Environmental Impacts. Applicants contend that the transaction would not result in any operational changes (such as increases in rail traffic, train operations, or yard activity) that would exceed the Board's thresholds for environmental review in 49 CFR 1105.7(e)(4) and (5). (Revised Appl., Ex. 4, Envtl. Matters 1.) Applicants therefore assert that the Merger Transaction does not require the preparation of environmental documentation under 49 CFR 1105.6(b)(4). (Id.) On April 7, 2021, CSX submitted a letter to OEA with segment-specific traffic information through 2022 for the rail lines that are covered by the Merger and Related Transactions in support of its assertion that none of the thresholds for environmental review would be exceeded. (CSX Envtl. Comment.) CSX provided additional projected traffic information through 2024 in its Revised Application. (See Revised Appl., Ex. 22-D V.S. Wallace; see also Revised Appl., Ex. 14, Density Charts.) Applicants plan to prepare a SIP under the Board's rules at 49 CFR 1106 and 49 CFR 1180.1(f)(3) setting out how they would ensure that safe operations are maintained throughout the acquisition-implementation process, if the Merger Transaction is approved.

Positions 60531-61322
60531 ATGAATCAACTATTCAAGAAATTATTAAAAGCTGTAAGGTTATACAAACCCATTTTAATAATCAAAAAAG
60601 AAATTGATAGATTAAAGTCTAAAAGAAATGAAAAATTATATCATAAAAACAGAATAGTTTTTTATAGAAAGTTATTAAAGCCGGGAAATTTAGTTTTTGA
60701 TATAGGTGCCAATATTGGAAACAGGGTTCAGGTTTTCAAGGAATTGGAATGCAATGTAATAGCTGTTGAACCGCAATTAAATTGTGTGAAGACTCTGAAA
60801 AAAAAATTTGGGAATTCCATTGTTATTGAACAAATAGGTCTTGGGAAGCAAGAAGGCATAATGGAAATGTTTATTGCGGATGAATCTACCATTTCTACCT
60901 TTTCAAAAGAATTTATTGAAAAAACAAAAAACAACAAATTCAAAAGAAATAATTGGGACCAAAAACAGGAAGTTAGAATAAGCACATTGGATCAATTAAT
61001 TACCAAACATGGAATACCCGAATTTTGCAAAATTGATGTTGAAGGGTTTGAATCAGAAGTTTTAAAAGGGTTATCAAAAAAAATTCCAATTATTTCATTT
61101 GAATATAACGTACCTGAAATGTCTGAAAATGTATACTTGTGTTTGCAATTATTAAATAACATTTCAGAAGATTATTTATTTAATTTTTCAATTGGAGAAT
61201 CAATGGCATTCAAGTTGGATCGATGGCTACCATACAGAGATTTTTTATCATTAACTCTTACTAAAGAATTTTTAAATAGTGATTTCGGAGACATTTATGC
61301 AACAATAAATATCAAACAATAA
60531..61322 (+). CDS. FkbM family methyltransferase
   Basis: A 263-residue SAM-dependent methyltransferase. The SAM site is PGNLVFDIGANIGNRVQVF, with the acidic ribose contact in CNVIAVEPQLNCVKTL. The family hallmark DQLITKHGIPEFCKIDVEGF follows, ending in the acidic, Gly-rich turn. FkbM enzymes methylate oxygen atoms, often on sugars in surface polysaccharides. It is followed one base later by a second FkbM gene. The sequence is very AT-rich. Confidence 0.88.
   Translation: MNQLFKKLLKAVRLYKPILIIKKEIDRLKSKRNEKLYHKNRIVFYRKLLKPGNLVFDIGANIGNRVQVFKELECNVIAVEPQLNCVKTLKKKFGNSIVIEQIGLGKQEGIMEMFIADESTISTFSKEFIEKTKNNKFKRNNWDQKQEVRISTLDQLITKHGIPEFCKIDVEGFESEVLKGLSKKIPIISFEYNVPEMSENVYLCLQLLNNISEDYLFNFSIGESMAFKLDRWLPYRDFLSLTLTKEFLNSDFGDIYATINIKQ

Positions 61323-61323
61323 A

In Decision No. 3, the Board noted that CSXT, NSR, and GWI have agreed to modify the “Ayer Operations Protocols, Engineering Planning, and Capacity Roadmap” by, among other things, raising the volume cap for certain trackage rights traffic. Decision No. 3, FD 36472 et al., slip op. at 16 n.28. Accordingly, the Board directed Applicants to provide further explanation and data concerning this possible change in yard traffic, including the total amount of yard activity in the Ayer Switching District. Id. In the Revised Application, CSXT states that it “does not expect the terms of the NSR Settlement Agreement, including raising the volume cap for certain trackage rights traffic, to result in any change in the shipment weight of Ayer Yard traffic.” (Revised Appl., Ex. 13, Operating Plan 45.) It claims that while the routing of some traffic into and out of Ayer may change—due to the rerouting of NSR's intermodal and automobile trains—this would not result in any change in the shipment weight of traffic in the Ayer Switching District. (Id.) Accordingly, CSXT maintains that the anticipated changes in yard traffic that would result from the Merger Transaction do not trigger the thresholds for environmental review in the Board's regulations. (Id. at 46.)